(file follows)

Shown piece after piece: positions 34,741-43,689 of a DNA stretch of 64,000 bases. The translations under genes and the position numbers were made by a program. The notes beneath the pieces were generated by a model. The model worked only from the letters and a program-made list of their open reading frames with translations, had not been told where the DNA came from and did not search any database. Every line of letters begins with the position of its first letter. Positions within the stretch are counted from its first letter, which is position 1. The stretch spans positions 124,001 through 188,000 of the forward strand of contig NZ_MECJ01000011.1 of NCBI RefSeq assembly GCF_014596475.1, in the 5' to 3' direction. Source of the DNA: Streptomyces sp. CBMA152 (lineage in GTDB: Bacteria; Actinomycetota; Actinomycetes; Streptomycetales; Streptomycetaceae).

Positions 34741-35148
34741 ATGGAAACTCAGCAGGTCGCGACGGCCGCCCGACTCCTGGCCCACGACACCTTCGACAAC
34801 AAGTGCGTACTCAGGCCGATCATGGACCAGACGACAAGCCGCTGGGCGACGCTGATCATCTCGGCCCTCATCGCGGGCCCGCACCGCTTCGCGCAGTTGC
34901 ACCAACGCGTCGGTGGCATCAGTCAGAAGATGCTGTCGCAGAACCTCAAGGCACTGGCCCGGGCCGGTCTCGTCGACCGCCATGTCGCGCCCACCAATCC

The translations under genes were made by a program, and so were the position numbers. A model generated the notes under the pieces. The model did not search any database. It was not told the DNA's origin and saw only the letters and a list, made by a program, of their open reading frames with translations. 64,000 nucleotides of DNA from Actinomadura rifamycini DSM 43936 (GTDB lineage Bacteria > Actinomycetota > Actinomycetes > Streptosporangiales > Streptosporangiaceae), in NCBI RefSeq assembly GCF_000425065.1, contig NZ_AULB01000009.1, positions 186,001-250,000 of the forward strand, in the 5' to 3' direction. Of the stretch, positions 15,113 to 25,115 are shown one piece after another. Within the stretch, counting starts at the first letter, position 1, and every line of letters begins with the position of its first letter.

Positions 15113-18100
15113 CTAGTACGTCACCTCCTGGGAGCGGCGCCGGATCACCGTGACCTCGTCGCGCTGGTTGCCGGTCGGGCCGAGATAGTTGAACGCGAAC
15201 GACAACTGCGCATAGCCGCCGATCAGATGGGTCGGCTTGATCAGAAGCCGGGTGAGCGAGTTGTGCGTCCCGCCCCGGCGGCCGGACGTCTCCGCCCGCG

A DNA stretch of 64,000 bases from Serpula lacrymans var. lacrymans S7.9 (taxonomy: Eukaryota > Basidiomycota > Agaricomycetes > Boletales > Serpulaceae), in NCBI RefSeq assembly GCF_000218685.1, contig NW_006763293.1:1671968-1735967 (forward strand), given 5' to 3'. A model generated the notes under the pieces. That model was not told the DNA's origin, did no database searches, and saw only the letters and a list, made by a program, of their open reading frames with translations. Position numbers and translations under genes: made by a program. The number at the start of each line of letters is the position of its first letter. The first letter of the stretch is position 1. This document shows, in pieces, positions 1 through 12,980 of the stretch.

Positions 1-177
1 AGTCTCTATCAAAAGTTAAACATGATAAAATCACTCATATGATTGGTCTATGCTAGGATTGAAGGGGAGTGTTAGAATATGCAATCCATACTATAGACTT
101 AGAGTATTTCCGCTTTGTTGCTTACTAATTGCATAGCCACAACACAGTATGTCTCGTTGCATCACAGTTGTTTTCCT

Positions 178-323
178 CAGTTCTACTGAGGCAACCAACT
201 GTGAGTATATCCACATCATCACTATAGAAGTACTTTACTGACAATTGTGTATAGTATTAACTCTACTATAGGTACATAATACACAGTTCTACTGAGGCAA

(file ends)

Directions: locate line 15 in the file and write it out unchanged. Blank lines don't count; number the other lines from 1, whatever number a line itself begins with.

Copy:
178 CAGTTCTACTGAGGCAACCAACT